In Memoriam: Don McCubbrey

Sep 30, 2021

Don McCubbreyIt is with great sadness that we announce that former Faculty Senate President (2010-2012) and longtime University of Denver professor, Don McCubbrey, passed away on September 21 at the age of 86. He served as aClinical Professor Emeritus in the Department of Business Information and Analytics in the Daniels College of Business at the University of Denver (DU). Across his career Don was a trailblazer in Management Information Services (MIS), serving as founding chair of the Department of MIS (1984-2001) and helping establish the MBA e-commerce concentration in 2000.

In 1984, McCubbrey joined Daniels as a senior lecturer and was later promoted to clinical professor. “Daniels was adding experienced industry people to the faculty as it ramped up its information systems curriculum, which was intriguing,” he recalled.

Along the way, he received an MS from Swinburne University of Technology in Australia and a PhD in information systems from the University of Maribor in Slovenia.

McCubbrey’s teaching and research focused on e-commerce and strategic uses of information technology. McCubbrey was an avid researcher and respected leader. He served as director of the Center for the Study of Electronic Commerce, a research hub for DU and collaborating companies. He authored many articles and case studies in journals such as “Information Technology” and “People and Management Information Systems Quarterly.” He is the coauthor of two textbooks, “Management Information Systems for the Information Age” and “Foundations of Business Systems.” Don was also a co-founder and director emeritus of the Colorado Technology Association (CTA).

From 1995 through 2006, Don also served as Director of the Center for the Study of Electronic Commerce at Daniels. Cross-disciplinary by design, the Center undertook projects that had research value to the University and practical value to a collaborating company. He was co-project leader of the Global Text Project. Global Text is an inter-university project engaging the worldwide academic and practitioner communities in the development of free open-content, editorially-controlled textbooks in all undergraduate university disciplines targeted at students in developing economies.  As of December 2014, over 100 books are in the library. In recent years the focus of the Global text Project has been translating open content textbooks into other languages, in particular Arabic, Chinese and Spanish.  A video on student involvement in the Spanish translation is at .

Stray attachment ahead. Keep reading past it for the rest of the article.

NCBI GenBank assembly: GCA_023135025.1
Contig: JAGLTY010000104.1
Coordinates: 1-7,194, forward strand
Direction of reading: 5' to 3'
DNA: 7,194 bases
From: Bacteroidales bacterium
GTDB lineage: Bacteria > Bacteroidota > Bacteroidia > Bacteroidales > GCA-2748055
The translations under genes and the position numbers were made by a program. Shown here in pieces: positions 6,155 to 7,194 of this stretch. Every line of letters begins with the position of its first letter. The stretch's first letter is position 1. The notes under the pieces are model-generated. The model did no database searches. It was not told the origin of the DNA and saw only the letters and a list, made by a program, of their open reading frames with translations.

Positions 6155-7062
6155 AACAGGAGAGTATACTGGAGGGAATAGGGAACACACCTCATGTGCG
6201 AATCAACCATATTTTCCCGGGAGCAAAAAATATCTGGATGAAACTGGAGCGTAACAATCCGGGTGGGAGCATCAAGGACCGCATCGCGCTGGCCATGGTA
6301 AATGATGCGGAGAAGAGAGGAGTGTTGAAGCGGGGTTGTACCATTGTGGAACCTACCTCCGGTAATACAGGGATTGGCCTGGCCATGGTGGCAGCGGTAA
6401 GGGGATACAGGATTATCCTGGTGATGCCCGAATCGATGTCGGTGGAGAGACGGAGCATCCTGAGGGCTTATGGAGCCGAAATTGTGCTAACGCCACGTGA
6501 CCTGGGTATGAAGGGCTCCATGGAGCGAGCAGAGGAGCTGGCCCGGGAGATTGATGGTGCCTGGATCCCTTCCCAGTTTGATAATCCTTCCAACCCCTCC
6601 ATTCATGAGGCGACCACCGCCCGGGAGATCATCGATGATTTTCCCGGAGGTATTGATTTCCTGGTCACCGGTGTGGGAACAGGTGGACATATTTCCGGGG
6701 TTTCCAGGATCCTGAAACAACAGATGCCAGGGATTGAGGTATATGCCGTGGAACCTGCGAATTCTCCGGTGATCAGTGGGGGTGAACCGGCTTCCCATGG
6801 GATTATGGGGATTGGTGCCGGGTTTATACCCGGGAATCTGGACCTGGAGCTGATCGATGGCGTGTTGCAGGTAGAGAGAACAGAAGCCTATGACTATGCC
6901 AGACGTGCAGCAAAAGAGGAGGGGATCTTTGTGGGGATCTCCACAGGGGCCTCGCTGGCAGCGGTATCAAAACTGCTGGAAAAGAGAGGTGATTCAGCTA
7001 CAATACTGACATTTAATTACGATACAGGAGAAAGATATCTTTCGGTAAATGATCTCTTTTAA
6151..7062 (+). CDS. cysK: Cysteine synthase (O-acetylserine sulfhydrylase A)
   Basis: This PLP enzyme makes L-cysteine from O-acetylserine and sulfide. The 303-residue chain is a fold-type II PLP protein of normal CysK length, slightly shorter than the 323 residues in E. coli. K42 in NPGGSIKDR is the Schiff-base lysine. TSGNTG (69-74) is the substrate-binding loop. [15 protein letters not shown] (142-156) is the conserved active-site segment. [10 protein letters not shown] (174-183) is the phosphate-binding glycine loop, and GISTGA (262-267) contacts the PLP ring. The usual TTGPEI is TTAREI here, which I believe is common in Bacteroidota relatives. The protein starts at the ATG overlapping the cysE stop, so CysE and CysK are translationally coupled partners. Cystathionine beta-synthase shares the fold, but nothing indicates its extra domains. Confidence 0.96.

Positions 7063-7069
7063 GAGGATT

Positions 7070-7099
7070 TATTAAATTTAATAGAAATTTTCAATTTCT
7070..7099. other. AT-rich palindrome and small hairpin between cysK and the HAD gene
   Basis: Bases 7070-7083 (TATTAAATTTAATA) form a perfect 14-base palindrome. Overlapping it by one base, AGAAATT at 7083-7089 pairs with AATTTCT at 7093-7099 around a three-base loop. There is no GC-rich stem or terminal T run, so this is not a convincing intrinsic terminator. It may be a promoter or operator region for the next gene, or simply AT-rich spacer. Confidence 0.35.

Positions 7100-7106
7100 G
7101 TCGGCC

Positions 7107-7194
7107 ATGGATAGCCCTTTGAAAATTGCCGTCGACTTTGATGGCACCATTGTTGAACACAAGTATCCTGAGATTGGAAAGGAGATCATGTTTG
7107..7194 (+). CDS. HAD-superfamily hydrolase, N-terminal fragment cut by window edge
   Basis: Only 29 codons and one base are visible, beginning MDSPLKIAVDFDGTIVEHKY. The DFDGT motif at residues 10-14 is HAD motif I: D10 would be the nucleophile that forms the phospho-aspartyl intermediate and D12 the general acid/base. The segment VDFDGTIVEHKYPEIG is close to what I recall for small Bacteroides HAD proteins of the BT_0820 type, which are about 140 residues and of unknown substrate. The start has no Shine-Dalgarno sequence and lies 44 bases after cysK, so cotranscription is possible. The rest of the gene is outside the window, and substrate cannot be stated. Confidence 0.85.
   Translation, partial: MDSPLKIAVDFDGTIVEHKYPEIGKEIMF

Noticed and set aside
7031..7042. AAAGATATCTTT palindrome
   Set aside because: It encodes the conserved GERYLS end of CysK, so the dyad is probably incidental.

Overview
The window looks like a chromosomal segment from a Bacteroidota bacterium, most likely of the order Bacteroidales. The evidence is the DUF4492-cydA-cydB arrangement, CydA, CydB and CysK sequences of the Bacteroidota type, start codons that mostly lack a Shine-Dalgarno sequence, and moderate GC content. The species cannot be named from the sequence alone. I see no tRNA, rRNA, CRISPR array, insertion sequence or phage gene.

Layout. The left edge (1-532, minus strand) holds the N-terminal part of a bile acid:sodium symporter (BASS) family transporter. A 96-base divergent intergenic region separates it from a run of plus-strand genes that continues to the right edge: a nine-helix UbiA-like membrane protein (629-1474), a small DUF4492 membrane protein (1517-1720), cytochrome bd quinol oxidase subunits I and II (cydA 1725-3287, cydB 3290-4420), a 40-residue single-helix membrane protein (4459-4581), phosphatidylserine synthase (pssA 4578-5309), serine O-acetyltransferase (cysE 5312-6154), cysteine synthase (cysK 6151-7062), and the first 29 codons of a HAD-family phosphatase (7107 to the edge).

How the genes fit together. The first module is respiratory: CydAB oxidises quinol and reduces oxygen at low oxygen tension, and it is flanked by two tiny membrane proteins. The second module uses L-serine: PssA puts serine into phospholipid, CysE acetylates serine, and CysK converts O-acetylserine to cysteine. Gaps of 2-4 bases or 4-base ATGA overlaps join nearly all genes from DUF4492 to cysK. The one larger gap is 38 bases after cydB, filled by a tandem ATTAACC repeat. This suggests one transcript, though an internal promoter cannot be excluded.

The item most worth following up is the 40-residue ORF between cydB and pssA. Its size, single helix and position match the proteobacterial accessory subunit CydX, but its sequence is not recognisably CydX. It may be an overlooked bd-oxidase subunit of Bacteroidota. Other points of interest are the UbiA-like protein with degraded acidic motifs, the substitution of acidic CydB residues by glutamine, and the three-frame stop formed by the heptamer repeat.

Don’s concern for students was always evident. He was a proponent of Open Educational Resources before most of us had heard that term. He volunteered his time and expertise in developing and advocating for OERs, which was ultimately about Don advocating for greater educational access for all students.

From 2010 – 2012 Don served as Faculty Senate President.  As senate president Don quickly worked to establish and then deliver on four “stretch goals”: a) developing a faculty led continuous improvement process in teaching and learning; b) creating a more cosmopolitan campus; c) increased adoption of open access and open educational resources; and d) increased support for interdisciplinary teaching and scholarship.  Don’s leadership guided the faculty towards lasting innovation in each of these areas.  Those on the senate who worked closely with Don remember him with fondness for his warmth, humor, amazing ability to lead, and his “Scottish Highlander” ringtone!

Over the years, McCubbrey has earned many accolades. In 1999, he received the Daniels Award for Excellence, Professor of the Year. In 2002, he received the Bob Newman Award for Outstanding Contribution to the Technology Community, and his effort to co-found the Colorado Technology Association earned a gubernatorial proclamation naming May 23, 2002, Professor Don McCubbrey Day.

Funeral services will be held Saturday, October 16th at 1 pm at Horan & McConaty Funeral Services, 1091 So Colorado Blvd.

We honor Dr. Don McCubbrey for his service to Colorado and the University and offer our deepest sympathies to his wife, Jan, family, friends, colleagues, and students.

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